They claim that only their systems are “type approved” to be used with the helmet in order to maintain the DOT/ECE safety standards. The cynic in me feels like this is rationalization on their part to get us to buy their $280 ($366 Canadian) product that’s sold separately from the N100-5. On the other hand, I do see where they’re coming from in saying a fully integrated system should pose less risk of injury to the outer helmet shell in a crash scenario.
I was sizing up how to install my Sena 30K on it after removing the plastic guarding around the bottom lip of the shell and realized it would install awkwardly if I tried.
The N-Com B901L BlueTooth Communication System
This communication system comes with adapters to fit various Nolan helmets, an Allen key, extra double sided tape and the two speakers, battery pack, and a boom-style microphone. I was very happy to find not only the USB charging cable but also the AC plug adapter came with the kit. My Sena 30K only came with the USB cable, but to be fair included the 12V charging cord as well.
ESS Lighting Option
The B901L R system has an Emergency Stop and Signaling LED which mounts on the back of the helmet. It can be set up to flash intermittently, stay on solid or flash slowly to help with visibility all the time. It will activate when you brake suddenly to warn vehicles behind you unless you switch it off. This is a great safety feature I haven’t seen on other helmets and I’m excited to test it out too.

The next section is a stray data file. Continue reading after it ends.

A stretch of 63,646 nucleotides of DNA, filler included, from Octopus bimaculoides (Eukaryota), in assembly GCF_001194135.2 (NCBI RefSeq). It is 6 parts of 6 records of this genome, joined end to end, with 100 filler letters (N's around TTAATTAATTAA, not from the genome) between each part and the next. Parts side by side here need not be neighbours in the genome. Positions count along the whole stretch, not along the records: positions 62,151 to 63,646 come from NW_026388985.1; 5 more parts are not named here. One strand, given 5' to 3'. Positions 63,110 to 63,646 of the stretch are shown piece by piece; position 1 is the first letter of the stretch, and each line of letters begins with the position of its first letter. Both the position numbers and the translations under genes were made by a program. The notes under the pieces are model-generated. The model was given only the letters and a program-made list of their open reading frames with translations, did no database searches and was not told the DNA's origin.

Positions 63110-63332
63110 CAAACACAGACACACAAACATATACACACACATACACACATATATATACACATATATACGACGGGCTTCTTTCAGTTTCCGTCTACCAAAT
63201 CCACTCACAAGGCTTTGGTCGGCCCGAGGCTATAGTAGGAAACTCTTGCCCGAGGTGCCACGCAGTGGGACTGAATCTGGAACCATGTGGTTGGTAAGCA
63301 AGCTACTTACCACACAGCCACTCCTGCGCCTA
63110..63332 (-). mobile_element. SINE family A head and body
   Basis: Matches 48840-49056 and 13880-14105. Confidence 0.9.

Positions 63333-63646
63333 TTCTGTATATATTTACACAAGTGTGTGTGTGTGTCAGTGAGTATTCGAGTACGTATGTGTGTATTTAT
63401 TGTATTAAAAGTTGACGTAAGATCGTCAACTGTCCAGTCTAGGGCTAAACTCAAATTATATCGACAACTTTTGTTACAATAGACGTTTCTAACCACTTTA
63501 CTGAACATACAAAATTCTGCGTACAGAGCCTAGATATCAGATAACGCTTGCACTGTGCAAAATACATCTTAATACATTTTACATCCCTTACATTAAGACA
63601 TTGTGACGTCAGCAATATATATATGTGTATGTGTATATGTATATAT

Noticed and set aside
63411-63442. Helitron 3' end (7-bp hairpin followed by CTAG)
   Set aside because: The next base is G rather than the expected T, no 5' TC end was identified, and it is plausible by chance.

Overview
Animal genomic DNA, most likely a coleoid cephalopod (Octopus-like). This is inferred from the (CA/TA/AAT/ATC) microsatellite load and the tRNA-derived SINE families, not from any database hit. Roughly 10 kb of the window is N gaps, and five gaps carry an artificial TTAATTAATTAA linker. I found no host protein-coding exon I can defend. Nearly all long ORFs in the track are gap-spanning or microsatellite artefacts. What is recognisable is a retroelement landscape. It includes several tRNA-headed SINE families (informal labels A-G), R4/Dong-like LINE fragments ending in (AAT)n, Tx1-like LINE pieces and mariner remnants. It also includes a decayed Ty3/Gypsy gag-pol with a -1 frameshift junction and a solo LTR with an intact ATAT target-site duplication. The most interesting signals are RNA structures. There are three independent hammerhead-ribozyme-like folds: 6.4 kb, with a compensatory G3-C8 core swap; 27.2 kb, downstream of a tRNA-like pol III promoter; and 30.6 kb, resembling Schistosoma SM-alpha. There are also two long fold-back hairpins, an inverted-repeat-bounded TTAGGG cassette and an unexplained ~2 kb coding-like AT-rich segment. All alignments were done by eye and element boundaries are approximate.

After opening the box and reading the instructions a couple of times installation went pretty smoothly of B901L ESS. The trickiest part was getting everything to click back into position at the very end in such a way to avoid pinching wires or the antenna that runs just above the battery back.
Once done I was impressed with how compact and sleek everything fit into the N100-5. Well done!
This B901L system is fairly simple to operate with just 4 buttons on the keypad mounted to the left side of the helmet. There isn’t the same ease of use provided by voice command and about half the range as you’d find on a Cardo or Sena, but most of the other important options are all there.
“Rider/Passenger” intercom via Bluetooth
BIKE-TO-BIKE intercom via Bluetooth up to 700 meters (in open field, with no obstacles).
One-to-one communication, “Bike to Bike Call” function
Smart Conference (Group intercom): simultaneous conference call between 4 “900” series N-Com systems
Universal Conference (Chain intercom): simultaneous conference call between a “900” series N-Com system and a system paired up in “Universal Intercom” mode
VOX: voice activation and deactivation of the intercom